Skopos theory, and the scope of your translations

What am I doing all of this for?

I asked myself this question a lot when I was doing my MA in Translation. It’s not that I wasn’t interested in Translation Theory, I just struggled to see where these theories and ideas fitted in with real-life practice. That’s why after a decade, I’m going back to the books and considering some of the different translation theories, and how they can help me leverage my translation business.

A week writing out complicated translation briefs (in Project Manager mode), has reminded me of Skopos theory. They both link to one important idea: What is the purpose of the translation?

Summarising Skopos theory

In short, Skopos translates from Greek as ‘purpose’. Skopos theory defines a translation’s purpose, and the purpose of the action of translating. It was introduced in the 1970s by a German linguist called Hans J. Vermeer.

Vermeer was motivated to introduce a new theory into translation which set itself apart from the age-old translation debates: free vs faithful, formal vs dynamic, etc.

Essentially, Skopos theory doesn’t just focus on the linguistic side of translation. Vermeer saw and defined translation as producing a target text for a specific purpose, for a specific reader, under specific circumstances.

You can basically ask yourself ‘What is this translation going to be used for? Who is going to read it? In what context are they going to read it?’. If you know the answers to these questions, you’ll have a great foundation for an excellent, purposeful translation.*

*I’m being purposefully brief about the finer details of Skopos theory, and simply highlighting the main concept. I’ll put some good reference materials right at the bottom of this article if you want to read more about it. 👇🏻

Why focus on the purpose of a translation?

If you understand the purpose of a translation, and what it’s going to be used for, you can use this knowledge to help you define your translation methods and strategy.

It’s absolutely essential for a translator to acknowledge why something needs to be translated, and what the target text will be used for, in order to produce a good translation.

That’s why the brief, is so important!**

**In all honesty, sometimes (not for lack of trying) you won’t always receive a proper brief. It’s not always the Project Manager’s fault either. 😩 BUT, if this is the case, it might be helpful for you to consider the above questions, and write some ideas down yourself before getting started.

Putting the theory into practice

Take a step back and consider what you’re translating for. What’s the point? What’s the end goal?

Translation isn’t simply a language transferral from point A to point B.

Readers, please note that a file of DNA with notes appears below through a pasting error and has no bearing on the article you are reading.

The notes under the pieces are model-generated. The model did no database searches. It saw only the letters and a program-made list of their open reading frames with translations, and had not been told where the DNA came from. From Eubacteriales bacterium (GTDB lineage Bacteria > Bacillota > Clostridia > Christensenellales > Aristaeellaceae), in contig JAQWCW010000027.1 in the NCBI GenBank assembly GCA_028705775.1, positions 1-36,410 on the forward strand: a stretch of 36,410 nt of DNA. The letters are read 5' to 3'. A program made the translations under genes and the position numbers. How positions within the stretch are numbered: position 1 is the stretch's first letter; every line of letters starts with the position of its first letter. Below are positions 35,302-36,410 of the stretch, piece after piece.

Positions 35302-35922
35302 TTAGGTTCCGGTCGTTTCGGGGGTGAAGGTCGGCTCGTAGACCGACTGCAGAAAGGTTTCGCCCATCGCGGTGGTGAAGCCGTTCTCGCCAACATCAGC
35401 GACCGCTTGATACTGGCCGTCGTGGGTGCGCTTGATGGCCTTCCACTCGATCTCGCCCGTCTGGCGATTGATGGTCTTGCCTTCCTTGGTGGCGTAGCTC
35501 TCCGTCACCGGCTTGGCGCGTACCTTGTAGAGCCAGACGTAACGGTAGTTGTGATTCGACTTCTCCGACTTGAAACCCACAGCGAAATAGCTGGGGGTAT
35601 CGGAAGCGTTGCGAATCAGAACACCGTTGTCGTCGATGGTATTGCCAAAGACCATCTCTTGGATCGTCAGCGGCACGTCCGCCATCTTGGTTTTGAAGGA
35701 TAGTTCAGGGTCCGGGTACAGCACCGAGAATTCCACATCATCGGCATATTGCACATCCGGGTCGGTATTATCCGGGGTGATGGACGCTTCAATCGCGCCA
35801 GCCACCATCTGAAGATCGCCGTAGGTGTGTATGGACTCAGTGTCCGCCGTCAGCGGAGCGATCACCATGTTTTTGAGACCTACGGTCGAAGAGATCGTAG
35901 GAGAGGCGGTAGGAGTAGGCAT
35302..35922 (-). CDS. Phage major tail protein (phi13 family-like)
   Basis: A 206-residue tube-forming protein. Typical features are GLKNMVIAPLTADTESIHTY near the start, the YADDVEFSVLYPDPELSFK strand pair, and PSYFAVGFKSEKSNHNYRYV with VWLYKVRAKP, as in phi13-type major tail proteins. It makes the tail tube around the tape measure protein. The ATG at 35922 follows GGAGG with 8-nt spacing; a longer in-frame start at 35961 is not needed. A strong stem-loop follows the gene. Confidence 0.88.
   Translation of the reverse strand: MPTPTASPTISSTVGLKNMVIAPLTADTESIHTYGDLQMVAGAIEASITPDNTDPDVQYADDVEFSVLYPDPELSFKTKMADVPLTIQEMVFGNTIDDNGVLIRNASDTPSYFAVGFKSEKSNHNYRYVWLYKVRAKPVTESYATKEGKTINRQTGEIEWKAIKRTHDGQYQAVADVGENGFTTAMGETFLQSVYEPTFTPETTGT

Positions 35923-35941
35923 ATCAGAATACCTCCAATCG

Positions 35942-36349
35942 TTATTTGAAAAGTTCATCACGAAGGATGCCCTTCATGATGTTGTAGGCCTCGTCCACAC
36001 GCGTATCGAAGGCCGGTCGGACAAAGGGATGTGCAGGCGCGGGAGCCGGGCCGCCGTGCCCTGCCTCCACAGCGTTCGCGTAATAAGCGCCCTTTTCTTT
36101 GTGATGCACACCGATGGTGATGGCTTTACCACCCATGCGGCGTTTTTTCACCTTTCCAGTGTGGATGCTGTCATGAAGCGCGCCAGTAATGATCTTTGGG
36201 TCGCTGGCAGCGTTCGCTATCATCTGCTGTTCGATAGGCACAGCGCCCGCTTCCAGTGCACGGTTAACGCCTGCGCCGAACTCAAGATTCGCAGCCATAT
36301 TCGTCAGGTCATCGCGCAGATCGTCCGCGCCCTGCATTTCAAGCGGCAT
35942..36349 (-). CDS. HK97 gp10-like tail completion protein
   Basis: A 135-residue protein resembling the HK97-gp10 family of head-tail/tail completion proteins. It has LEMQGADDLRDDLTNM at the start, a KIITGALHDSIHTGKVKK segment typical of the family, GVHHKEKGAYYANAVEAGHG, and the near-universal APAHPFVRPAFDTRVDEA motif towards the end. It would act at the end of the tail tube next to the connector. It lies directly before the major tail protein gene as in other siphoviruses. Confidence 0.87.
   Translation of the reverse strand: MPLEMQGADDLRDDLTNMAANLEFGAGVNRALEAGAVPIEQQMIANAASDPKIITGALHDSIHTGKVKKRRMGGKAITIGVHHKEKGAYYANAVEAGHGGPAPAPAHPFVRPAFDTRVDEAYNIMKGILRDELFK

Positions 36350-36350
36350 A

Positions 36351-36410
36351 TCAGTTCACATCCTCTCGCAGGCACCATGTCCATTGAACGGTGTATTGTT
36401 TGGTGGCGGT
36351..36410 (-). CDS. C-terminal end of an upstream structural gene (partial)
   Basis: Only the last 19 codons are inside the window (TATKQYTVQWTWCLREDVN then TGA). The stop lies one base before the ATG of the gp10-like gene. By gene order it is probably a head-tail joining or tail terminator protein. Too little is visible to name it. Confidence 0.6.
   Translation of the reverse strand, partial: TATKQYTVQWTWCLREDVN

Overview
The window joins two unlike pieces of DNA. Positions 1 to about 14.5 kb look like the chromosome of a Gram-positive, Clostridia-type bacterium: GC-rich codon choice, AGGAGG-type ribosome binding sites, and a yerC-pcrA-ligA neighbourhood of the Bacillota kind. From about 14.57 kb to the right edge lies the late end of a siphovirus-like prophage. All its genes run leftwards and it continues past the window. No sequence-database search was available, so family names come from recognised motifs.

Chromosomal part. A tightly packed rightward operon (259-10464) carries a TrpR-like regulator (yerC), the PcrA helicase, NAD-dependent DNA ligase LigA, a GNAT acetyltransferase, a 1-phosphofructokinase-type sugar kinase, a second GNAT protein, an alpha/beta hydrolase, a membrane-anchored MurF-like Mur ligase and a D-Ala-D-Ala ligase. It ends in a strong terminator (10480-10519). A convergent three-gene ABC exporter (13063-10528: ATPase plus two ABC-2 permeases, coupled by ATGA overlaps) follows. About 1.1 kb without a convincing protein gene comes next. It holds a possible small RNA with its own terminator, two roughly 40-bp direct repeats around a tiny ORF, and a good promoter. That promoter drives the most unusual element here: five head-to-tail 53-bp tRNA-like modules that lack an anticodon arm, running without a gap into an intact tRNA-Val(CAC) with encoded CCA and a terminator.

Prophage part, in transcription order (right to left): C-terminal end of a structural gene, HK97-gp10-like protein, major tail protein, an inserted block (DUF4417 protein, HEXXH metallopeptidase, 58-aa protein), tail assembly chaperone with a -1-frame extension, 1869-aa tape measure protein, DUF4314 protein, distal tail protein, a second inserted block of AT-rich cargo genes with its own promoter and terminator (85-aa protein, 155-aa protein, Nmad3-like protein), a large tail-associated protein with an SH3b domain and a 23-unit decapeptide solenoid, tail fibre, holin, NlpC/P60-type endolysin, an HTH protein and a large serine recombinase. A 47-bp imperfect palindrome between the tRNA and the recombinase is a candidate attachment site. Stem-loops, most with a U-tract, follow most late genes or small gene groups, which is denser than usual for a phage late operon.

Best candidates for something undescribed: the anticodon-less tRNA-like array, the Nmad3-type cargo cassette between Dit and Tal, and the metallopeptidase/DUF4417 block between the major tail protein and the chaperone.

Skopos theory differs from many of the other traditional theories, because the focus isn’t on the source text, and exactly what the source writer was trying to say. If you apply the theory, then you’re free to deviate from the source, as long as the end result is a translation that’s fit for purpose.

The linguistic choices that you make are defined by purpose. That’s the reason why the result of creative marketing translations can be very different from a user-manual in terms of how far it deviates from the source text.

And the idea that a good translation is judged on the end result of the target text, and how well it fits the target audience, as opposed to how closely and faithfully it sticks to the source text, is actually quite freeing.

Knowledge is power

This is where the translation brief fits in. How I can relate to this theory as a Project Manager, as well as a linguist. You need all of the information available, in order to achieve the best possible result.

In addition to the standard information about word count, language variant, deadline, etc., the perfect translation brief would ideally contain least some of the following information (the more the better!):

  • Register (formal/informal)
  • Tone of voice
  • Customer profiles (great to help linguists understand specific wants and needs)
  • Target market – a broader example of the type of person you will be translating for
  • Information about the brand/organisation
  • Style guide/terminology
  • References and visual context

⭐ Top marks to the clients who send out brand guidelines and TOV information with their job!

Most importantly, and first and foremost, you need to know what the aim, or the PURPOSE of the text is for. This might be something that you need to eek out of the client, or it might be completely obvious. Is it informational? In which case, the information needs to be portrayed accurately and clearly. Is it entertaining? Translator needs to make sure that all concepts and jokes carry across into their language and target market. Is it persuasive? Boost up your translation by using power words that urge your readers to take action, now!

Do you spend a minute assessing the purpose of the target text before you set to work? Tell me how this has helped you in the comments. ✍️

Some other places where you can find more info about Skopos theory:

‘Introducing Translation Studies, Theories and applications’ by Jeremy Munday (Routledge, 2008 edition)

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